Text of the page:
Last week, after Toensing provided photographs of the dead alligator to a reporter, the state turned over the permit authorizing the kill.

There is no specific threshold of complaints that must be filed before an alligator is killed, said Chad Weber, a spokesperson for the wildlife agency in Marion County. The state hires a trapper under the Statewide Nuisance Alligator Program when it determines an alligator poses a threat to the public.

“There is no three-strikes-and-you’re-out system,” Weber said. “In this case specifically, there was nothing out of the ordinary that caused the alligator to be harvested.” He added: “The behavior it exhibited was becoming dangerous.”

Toensing, who saw the alligator on the boat ramp, is the son of Victoria Toensing, a former senior Justice Department official who worked with Rudy Giuliani in support of former President Donald Trump‘s efforts to overturn the 2020 presidential election results.

Video via Fresh Take Florida.
___

Elise Elder reporting; produced by Fresh Take Florida, a news service of the University of Florida College of Journalism and Communications. The reporter can be reached at [email protected].

Fresh Take Florida


2 comments

  • Luis Antonio Sanchez

    March 9, 2022 at 5:22 pm

    Poor alligator should not have been killed just for that incidental approach to paddleboarders. Why not had the animal referred for relocation to a remote protected swamp into wilderness far away from people activities. Why killing is considered as the solution. Relocation is the best solution. The alligator wasn’t invading the paddleboarders’ space. Actually the alligators’ habitat was invaded by the paddleboarder. If that person wasn’t posted that video with the words spoken on it, instead if the spoken words weren’t meant against the alligator approach, perhaps the decision to kill the curious reptile would have never been instructed. If the alligator was looking to taste a bite of the paddleboarders, I believe the reptile would have bitten the paddleboarder’s leg or the paddle used to push it away. The alligator wasn’t just curious, that is what I see in the video. It’s approaching behavior might have been conditionated by previous experiences with prior paddleboarder visitors whom might have fed the alligator and the reptile just learned to approaching the people in search of food the easy way.
    Please, let stop killing the wildlife and reducing their deserved habitats due to our ignorant selfishness. Haven’t we, the so called humans (the only rationalizing soulful creatures), caused, still causing enough damage to own environments and to other creatures ecosystems by invading and destroying their habitats in the name of expanding human domain? Can’t we learn to not affect the nature course adversely? If we learn to let nature be continuing its course, it will find its balance by itself. If stop intervening its path, we will be able to learn that there is no need from killing creatures nor altering their ecosystem to set controls in the biomass. We humans are the true actual part of the whole world problems, let us start being part of the solutions.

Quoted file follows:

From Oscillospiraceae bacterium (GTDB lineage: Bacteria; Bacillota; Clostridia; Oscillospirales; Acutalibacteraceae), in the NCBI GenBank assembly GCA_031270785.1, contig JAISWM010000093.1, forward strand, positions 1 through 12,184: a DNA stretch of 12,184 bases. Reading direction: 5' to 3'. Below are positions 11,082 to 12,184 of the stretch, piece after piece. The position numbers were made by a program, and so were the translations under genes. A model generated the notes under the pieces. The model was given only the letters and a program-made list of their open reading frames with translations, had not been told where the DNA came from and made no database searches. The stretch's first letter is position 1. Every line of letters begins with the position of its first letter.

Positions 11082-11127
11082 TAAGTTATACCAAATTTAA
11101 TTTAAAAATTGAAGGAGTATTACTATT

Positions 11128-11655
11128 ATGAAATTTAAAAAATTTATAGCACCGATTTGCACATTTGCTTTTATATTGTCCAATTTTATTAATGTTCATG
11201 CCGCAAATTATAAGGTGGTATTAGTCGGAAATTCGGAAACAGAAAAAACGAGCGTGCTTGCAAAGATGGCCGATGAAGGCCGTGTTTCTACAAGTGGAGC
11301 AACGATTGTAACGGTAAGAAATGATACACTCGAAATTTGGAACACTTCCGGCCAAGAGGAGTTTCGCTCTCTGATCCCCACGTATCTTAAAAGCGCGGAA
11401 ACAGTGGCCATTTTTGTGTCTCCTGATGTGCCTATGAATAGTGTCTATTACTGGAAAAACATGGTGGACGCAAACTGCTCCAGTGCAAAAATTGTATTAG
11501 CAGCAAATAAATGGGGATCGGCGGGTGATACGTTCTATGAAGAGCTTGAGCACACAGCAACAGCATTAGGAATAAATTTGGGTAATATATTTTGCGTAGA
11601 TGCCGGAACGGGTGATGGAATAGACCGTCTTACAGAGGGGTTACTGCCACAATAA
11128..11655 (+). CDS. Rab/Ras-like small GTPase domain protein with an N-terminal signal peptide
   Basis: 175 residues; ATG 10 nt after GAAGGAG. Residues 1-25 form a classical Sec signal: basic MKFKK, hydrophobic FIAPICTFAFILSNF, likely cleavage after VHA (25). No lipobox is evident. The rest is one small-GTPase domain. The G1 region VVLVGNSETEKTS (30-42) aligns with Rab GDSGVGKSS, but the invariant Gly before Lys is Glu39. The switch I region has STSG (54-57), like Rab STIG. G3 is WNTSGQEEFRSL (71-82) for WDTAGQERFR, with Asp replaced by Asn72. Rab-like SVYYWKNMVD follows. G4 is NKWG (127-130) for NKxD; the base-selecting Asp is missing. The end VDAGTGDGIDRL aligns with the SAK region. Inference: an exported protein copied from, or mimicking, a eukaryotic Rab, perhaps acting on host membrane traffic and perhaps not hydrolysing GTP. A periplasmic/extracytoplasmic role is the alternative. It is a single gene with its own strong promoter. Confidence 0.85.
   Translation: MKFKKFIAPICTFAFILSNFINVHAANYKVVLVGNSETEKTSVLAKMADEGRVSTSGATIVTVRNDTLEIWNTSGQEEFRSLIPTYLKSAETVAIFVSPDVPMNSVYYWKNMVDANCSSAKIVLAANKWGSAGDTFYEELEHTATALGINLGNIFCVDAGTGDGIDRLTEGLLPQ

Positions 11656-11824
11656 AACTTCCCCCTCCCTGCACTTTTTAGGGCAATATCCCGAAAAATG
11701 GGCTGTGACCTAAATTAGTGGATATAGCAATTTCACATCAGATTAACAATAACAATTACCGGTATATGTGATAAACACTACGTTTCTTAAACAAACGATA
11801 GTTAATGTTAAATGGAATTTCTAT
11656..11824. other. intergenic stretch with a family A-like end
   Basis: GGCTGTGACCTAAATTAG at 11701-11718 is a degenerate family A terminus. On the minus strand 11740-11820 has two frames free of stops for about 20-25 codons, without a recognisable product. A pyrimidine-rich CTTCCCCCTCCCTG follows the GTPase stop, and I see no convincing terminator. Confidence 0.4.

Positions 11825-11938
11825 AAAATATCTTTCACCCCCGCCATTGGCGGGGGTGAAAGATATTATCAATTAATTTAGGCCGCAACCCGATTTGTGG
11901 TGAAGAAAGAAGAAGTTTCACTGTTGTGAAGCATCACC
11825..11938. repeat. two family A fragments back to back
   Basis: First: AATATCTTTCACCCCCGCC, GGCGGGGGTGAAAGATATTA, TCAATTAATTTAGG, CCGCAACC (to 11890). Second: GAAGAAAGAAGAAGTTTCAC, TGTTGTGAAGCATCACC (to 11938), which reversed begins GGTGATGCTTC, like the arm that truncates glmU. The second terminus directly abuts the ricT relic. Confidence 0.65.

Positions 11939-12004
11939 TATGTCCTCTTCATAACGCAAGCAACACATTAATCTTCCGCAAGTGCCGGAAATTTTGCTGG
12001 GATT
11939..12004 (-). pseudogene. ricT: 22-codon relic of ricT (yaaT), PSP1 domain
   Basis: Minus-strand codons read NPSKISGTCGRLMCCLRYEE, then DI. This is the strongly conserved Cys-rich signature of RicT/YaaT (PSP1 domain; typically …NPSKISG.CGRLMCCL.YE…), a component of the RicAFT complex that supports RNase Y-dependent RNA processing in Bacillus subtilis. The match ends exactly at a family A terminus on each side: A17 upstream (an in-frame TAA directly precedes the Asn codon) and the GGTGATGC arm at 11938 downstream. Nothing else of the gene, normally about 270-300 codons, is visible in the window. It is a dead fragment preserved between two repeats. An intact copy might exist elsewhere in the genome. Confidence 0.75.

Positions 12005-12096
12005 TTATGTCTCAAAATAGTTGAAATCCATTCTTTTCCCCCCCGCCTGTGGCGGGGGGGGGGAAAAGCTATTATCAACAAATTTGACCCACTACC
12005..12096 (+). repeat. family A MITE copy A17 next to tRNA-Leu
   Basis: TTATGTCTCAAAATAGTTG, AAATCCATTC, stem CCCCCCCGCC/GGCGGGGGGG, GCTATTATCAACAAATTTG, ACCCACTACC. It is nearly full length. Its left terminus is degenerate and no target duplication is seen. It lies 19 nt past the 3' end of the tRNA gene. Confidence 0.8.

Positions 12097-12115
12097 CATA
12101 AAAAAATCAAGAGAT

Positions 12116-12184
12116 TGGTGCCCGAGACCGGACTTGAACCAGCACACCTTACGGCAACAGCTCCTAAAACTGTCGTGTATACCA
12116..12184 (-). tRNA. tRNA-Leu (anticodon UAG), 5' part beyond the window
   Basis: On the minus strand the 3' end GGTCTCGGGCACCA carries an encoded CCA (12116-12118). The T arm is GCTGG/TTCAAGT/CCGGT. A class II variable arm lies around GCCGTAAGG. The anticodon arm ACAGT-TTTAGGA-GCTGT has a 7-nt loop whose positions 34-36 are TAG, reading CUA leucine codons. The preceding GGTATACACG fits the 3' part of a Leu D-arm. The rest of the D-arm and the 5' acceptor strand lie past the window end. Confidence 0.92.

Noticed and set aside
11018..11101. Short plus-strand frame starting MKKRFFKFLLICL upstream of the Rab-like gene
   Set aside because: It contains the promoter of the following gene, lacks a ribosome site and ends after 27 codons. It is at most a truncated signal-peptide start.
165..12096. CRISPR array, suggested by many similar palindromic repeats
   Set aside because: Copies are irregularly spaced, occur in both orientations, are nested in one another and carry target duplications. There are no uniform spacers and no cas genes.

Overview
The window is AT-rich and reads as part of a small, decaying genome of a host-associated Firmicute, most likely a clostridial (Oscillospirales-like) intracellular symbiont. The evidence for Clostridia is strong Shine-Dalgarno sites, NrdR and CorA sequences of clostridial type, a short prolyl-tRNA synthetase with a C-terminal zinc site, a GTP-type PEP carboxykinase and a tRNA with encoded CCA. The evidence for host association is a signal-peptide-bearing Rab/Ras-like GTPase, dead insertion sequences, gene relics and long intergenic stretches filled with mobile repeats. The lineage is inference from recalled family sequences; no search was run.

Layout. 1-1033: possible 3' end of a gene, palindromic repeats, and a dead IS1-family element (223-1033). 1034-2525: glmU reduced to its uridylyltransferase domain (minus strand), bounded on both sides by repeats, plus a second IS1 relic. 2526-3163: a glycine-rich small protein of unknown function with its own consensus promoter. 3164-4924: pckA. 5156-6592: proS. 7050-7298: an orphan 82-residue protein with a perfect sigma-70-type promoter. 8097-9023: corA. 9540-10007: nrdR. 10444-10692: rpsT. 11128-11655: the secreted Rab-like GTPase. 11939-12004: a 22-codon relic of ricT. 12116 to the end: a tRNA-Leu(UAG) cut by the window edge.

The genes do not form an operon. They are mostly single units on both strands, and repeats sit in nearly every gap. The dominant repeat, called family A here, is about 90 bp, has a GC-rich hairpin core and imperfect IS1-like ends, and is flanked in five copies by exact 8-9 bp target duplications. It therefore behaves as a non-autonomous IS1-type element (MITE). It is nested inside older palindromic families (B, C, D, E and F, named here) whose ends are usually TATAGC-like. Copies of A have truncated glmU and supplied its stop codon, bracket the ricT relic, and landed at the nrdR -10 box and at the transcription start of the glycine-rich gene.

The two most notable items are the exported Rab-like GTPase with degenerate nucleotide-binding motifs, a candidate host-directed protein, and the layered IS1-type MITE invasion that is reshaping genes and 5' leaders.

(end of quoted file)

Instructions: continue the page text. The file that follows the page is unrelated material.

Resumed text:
• R. Lincoln

    March 9, 2022 at 10:22 pm

    Anyone that closely observed the “staged” video of this incident, saw that this animal was taunted and harassed. The park was more concerned with their popular reputation than the welfare of the animals they so proudly claim to protect. Reminds me of the monkeys who were also treated in like fashion. For shame. Appalling. You are supposed to be the protecters of the wildlife.

Comments are closed.


#FlaPol

Florida Politics is a statewide, new media platform covering campaigns, elections, government, policy, and lobbying in Florida. This platform and all of its content are owned by Extensive Enterprises Media.

Publisher: Peter Schorsch @PeterSchorschFL

Contributors & reporters: Phil Ammann, Jason Delgado, Renzo Downey, Daniel Figueroa, A.G. Gancarski, Anne Geggis, Kelly Hayes, Joe Henderson, Ryan Nicol, Jacob Ogles, Scott Powers, Gray Rohrer, Jesse Scheckner, Christine Sexton, Andrew Wilson, Mike Wright, and Tristan Wood.

Email: [email protected]
Twitter: @PeterSchorschFL
Phone: (727) 642-3162
Address: 204 37th Avenue North #182
St. Petersburg, Florida 33704




Sign up for Sunburn


Categories